Cotton was the primary potential export, accounting for 75% of Southern goods either shipped to Northern US states or exported in 1860. The Confederate States entered the war with the hope that its near monopoly of the world cotton trade would force the European importing countries, especially Great Britain and France, to intervene in the war on her behalf. In 1861, Southerners at the local level imposed an embargo on cotton shipments. Millions of bales of cotton went unshipped, and by summer 1861 the Union blockade closed down all normal trade. The Confederate government was forced to make a virtue of necessity – driven into error by states’ rights enthusiasts.
The main purchasers of cotton, Britain and France, turned to Egyptian cotton. British and French traders invested heavily in cotton plantations, and the Egyptian government took out substantial loans from European bankers and stock exchanges. After the Civil War, British and French traders abandoned Egyptian cotton and returned to cheap American exports, sending Egypt into a deficit spiral that led to the country declaring bankruptcy, a key factor behind Egypt’s annexation by Britain in 1882.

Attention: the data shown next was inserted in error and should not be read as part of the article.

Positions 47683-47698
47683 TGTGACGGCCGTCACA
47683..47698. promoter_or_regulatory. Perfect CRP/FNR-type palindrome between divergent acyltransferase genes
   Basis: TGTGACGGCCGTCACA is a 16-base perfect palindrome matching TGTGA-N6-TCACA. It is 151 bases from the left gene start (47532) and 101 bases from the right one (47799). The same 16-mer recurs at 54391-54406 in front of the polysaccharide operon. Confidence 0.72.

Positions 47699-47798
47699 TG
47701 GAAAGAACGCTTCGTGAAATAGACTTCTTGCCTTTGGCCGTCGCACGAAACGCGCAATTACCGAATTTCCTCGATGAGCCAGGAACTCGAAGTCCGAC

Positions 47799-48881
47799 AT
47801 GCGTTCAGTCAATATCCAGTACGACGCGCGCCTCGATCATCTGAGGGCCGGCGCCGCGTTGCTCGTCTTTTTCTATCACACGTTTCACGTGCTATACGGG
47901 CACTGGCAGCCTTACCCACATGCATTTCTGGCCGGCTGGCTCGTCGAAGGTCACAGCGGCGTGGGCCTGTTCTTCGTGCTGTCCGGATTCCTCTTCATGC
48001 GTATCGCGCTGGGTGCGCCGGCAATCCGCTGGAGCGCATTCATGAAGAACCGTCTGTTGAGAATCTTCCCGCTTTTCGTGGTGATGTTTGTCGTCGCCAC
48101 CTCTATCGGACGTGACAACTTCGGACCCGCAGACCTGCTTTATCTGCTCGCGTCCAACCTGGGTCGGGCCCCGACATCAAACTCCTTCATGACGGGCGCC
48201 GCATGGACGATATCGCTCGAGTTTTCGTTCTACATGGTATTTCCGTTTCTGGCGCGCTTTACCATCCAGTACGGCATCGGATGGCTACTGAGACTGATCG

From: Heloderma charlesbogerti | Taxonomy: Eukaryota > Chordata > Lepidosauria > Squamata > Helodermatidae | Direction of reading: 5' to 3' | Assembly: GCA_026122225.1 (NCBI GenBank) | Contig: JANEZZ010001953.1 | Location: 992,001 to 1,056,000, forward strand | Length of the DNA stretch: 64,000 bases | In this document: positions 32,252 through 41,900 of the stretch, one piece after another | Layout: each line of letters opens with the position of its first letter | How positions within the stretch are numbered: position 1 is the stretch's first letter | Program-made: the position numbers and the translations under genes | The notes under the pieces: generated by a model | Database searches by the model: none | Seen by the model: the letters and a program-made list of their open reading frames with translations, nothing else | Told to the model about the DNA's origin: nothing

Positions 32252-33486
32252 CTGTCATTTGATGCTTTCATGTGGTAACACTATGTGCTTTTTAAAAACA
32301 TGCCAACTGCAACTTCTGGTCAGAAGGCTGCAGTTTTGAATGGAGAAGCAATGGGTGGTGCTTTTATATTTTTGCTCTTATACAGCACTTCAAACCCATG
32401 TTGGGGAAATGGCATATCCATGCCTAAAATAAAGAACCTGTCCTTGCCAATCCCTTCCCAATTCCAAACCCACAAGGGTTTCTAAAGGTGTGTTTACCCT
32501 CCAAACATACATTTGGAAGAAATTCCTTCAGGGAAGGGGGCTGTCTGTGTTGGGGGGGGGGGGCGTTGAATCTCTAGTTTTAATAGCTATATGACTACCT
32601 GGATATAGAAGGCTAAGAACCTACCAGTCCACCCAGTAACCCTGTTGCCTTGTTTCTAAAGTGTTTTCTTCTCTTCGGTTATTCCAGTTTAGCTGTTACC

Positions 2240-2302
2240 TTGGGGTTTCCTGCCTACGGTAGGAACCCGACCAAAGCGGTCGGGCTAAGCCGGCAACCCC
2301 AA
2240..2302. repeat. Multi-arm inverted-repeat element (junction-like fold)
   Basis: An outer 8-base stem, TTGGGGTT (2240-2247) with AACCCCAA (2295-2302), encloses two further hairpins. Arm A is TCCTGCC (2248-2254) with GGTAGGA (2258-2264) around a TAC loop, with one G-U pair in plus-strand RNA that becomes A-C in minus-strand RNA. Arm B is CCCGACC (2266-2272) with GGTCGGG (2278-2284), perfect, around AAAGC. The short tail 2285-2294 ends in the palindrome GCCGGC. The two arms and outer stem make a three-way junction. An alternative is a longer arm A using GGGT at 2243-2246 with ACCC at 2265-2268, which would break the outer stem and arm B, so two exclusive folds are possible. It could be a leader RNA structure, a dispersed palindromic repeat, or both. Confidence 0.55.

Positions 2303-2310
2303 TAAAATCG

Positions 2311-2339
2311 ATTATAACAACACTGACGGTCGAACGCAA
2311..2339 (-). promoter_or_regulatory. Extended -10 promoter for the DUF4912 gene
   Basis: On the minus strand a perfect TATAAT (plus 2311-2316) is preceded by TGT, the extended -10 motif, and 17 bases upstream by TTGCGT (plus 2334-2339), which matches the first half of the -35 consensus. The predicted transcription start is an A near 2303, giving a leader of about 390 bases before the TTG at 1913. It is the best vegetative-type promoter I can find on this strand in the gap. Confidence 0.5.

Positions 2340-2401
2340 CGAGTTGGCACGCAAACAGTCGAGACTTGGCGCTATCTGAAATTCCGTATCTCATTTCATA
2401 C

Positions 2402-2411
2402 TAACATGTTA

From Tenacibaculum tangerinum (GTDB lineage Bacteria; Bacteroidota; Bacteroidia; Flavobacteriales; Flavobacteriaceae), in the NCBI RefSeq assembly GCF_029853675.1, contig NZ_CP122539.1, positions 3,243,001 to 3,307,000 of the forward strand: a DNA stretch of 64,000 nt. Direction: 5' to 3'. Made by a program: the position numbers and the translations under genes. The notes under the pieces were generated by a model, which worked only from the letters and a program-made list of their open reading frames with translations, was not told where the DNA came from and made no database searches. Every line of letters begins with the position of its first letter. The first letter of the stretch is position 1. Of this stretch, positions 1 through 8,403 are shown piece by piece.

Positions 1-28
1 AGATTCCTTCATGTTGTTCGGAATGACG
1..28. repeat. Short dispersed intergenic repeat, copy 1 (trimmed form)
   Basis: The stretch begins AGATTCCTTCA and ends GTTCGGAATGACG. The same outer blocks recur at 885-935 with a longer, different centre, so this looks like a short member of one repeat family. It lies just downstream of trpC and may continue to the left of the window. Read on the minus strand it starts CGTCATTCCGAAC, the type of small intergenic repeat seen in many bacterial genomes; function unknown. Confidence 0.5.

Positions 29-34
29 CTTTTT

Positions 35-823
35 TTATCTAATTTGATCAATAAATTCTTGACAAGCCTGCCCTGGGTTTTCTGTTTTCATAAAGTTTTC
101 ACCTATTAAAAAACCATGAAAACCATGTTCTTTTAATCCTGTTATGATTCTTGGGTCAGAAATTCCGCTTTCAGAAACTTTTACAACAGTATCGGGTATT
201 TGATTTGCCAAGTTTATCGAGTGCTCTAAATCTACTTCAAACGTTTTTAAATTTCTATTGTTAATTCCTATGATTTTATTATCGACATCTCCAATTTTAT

During the war cotton cultivation in the British Empire, especially India, also greatly increased to replace the lost production of the American South.
And the much hated tariffs? The Union blockade solved that problem for the South. Almost all of the essential materials to pursue an industrial war and support a civilian population were denied landing – the South had no imports upon which to pay duties.
The specie holdings of various banks largely found their way into the Confederate treasury as part of a $15,000,000 loan early in 1861. In addition, the government seized specie from various Federal offices. However, this was soon sent to Europe to pay for war supplies. Gold and silver in general circulation also soon left the CSA almost entirely, much of it going to the North. The government never secured any specie revenue, and was driven headlong into the wholesale issue of paper money.